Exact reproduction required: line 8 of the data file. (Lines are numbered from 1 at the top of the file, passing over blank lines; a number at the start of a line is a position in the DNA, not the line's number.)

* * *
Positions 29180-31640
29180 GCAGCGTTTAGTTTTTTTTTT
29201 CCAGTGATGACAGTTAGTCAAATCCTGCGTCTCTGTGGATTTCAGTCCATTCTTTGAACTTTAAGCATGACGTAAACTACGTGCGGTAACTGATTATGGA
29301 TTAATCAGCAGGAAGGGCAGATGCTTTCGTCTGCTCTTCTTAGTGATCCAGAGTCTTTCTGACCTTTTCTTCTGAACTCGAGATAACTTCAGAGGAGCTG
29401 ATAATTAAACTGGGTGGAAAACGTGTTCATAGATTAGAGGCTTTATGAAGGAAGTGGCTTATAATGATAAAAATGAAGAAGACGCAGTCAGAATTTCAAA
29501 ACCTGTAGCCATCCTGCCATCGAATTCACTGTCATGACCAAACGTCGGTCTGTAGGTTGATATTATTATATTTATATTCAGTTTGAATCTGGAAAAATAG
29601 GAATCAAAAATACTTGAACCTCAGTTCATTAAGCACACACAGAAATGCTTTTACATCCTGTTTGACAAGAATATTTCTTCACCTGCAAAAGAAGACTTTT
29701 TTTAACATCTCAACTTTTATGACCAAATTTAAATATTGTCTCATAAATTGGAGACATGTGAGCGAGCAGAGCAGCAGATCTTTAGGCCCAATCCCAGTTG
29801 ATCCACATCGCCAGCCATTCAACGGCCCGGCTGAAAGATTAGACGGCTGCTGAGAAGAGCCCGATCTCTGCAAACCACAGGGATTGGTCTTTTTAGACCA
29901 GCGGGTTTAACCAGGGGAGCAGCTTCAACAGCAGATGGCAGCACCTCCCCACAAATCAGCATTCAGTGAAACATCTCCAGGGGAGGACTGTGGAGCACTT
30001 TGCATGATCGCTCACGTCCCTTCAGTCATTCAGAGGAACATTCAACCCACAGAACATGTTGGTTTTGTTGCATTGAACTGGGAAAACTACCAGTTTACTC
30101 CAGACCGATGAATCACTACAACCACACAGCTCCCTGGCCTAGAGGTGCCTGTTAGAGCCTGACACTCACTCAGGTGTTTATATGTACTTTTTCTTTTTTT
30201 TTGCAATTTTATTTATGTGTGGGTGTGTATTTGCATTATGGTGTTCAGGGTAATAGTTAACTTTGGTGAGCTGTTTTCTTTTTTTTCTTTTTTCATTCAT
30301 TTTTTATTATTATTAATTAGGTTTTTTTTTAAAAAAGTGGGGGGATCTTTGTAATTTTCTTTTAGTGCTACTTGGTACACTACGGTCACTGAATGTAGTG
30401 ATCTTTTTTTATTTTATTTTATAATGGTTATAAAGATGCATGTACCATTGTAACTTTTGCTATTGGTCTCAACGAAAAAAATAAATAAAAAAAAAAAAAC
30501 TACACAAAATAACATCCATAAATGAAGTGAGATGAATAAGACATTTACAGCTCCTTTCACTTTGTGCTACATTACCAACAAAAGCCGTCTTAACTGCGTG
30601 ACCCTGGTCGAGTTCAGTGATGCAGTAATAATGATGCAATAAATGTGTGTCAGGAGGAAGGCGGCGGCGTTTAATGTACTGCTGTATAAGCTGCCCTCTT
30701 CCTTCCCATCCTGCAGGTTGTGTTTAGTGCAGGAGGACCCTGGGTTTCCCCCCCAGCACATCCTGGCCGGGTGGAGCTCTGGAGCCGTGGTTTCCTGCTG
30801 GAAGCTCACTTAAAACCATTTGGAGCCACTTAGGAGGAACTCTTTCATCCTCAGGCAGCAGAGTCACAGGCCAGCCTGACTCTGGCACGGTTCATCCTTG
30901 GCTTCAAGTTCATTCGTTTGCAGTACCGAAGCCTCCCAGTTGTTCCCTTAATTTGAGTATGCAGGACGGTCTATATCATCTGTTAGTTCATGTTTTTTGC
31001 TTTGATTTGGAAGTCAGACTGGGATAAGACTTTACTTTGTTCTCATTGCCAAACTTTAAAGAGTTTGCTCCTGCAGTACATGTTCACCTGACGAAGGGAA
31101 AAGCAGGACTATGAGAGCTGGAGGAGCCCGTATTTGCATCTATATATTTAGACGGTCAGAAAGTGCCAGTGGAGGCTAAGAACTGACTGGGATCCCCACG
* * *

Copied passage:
29701 TTTAACATCTCAACTTTTATGACCAAATTTAAATATTGTCTCATAAATTGGAGACATGTGAGCGAGCAGAGCAGCAGATCTTTAGGCCCAATCCCAGTTG